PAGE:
June 20, 2010

Account for a Health Savings Account (HSA) On Your Income Taxes

When you have an HSA you have to account for the contributions and distributions on your income taxes.  With an HSA you need to make sure you don't put in too much or take out too much or you'll owe income tax and possibly penalties.  

Contributions and Distributions

The key things to account for with your HSA for tax purposes are the contributions to the HSA and the distributions.   The contributions will tell the IRS how much of a deduction you get off your taxes and if you put in more than the maximum.    The distributions tell the IRS how much was taken out and how much of that was for your out of pocket medical costs.  If you did things correctly then your contributions will be under the maximum and your distributions will be no more than your out of pocket medical bills.  If you took more in distributions than your out of pocket medical bills then you'll owe taxes and a 10% penalty, just like if you were to cash out a 401k prematurely.

Form 8889 
If you have an HSA then you must fill out form 8889 when filing your income taxes.   Form 8889 has two main parts to be concerned with.   Part I you document how much you put into the HSA which then gives the amount that is deducted from your taxable income.   Part II accounts for how much money was taken out of the HSA and how much you spent on reimbursed qualified medical expenses.

Part I of form 8889 : HSA contributions

In this section you list all the money contributed to the HSA.   You could have money contributed by yourself either directly or via a paycheck withdrawal.   Your employer may also have contributed to your HSA with their money.   Its also possible to fund an HSA via a one time rollover from an IRA or Roth IRA.

Line 2 of form 8889 is the amount you put into the HSA.   Lines 9 & 10 are the amounts your employer put in and any amount from a qualified contribution from an IRA.   The amounts for line 9 & 10 are not tax deductible.   TO figure the amount you can deduct from taxes you subtract what your employer put in and any IRA contribution from the total amount.

For example: You are single and your HSA was funded with $3000 total in the year.   $500 of that came from your employer and $2500 was your own money.   Line 2 you enter $3000, line 9 is $500 and line 13 ends up $2500 which is your HSA deduction or the amount that can be deducted from your taxes.

Note that if you put more into the HSA than the maximums then you could owe taxes on it.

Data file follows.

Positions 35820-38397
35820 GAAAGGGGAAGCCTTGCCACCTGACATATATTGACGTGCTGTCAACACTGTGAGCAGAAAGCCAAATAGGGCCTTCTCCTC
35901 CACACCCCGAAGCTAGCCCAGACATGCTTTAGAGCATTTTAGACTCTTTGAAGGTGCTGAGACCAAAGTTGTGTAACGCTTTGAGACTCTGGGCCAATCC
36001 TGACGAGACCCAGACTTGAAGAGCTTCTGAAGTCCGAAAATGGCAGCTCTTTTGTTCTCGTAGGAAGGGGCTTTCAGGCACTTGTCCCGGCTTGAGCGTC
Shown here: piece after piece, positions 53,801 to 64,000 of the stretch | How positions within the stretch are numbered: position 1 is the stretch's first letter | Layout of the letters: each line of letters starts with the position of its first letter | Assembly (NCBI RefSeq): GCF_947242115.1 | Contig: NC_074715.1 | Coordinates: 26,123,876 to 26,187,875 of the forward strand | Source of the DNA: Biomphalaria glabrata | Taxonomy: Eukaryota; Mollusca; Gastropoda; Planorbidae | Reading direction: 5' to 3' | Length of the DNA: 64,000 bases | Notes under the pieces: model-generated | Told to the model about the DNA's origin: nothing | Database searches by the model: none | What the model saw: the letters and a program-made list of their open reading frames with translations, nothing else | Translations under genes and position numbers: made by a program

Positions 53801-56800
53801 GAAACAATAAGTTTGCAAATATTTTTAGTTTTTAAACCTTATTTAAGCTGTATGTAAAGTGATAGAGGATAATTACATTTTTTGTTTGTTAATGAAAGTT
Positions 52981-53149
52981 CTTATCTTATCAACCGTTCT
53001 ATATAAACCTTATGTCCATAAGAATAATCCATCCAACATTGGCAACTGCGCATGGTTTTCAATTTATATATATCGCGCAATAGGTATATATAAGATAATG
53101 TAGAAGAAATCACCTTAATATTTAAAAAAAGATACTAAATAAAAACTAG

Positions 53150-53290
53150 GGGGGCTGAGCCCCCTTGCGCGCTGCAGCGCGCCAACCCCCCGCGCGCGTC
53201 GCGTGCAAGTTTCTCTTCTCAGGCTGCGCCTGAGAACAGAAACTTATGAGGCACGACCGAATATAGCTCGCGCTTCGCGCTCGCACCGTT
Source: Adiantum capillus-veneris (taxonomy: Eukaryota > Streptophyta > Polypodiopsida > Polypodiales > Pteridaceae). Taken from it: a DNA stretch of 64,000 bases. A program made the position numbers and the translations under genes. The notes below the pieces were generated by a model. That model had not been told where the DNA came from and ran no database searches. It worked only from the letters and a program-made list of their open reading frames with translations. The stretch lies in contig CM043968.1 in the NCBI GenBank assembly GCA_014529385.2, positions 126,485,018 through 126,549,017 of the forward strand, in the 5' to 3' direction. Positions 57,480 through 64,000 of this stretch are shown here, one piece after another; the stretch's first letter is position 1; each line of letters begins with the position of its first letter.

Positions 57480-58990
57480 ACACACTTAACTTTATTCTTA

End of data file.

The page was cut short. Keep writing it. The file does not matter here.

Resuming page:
Part II of form 8889 : HSA Distributions

In the section section of form 8889 you account for the money taken out of the HSA.   Line 14 starts with the total amount taken out of the HSA.   This includes rollovers, money spent to pay medical bills and any other money taken out for whatever reason.    With line 14b you subtract any rollovers from your withdrawals which results in line 14c.    Line 15 is the amount of qualified medical expenses you had which were not reimbursed by someone else.   This means medical bills you paid out of pocket.   If someone else paid the bill such as your insurance company then you can't count it here.    If you subtract line 15 from the amount on line 14c then that is the amount taken out of your HSA that was not for a rollover and was not for a qualified medical expense you paid yourself.    That total is in line 16 and is the amount taxable.   This counts as taxable income that you owe income tax one.  Also if its not a qualified distribution then you will also owe a 10% penalty tax which is figured on line 17b.

All together that gives us :
The amount put in (line 14) - rollover funds (line 14b) - qualified medical expenses paid out of pocket (line 15) = taxable income (line 16) & 10% penalty (line 17 = 10% line 16)

Example:   You had two doctor bills for the year that you paid 100% out of your HSA funds.  You had a $200 bill and a $300 bill for $500 total.   This is all the money you took out of the HSA.   When you fill out part II you would list $500 on line 14 as the total distribution, $0 on line 14b since none of it was a rollover which gives you $500 on line 14c.   Line 15 is your medical expenses of $500 total.  These are qualified expenses because you used the money to pay for legitimate medical expenses.   When you add it all up the value for line 16 comes out to $0 which is what you want since this means you don't owe any taxes or 10% penalty.

Information the IRS gets

The bank that handles your HSA will send a 1099-SA form to the IRS.    This form tells the government how much money was distributed from the HSA and how much interest your HSA made.   The gross distribution figure is the important one.   This is the amount taken out of the HSA.   The 1099-SA only gives a total dollar figure and does not say exactly why the money was taken out or even if it was actually for medical expenses.

Another form is the 5498SA which tells the IRS how much money was put into the HSA and what the year end balance was in the account.  

Tracking the medical costs

The IRS has no information on exactly what you spent your HSA funds on or withdrew the money for.  There is no reporting to the IRS by your doctors or health care professionals to tell them what your bills were.   You are responsible for keeping records on the medical services you paid for out of pocket.  You need to keep receipts and invoices to show the amounts you were billed and what you were obligated to pay yourself.

What You Need to do

Key things you need to do as a HSA user:

  • Don't contribute more than the maximum to your HSA.  If you do it will be taxable
  • Don't take out more from the HSA than your out of pocket medical costs.  If you do it will be taxed as regular income and subject to a 10% penalty
  • Make sure to keep records of your qualified medical costs.

Image from IRS document

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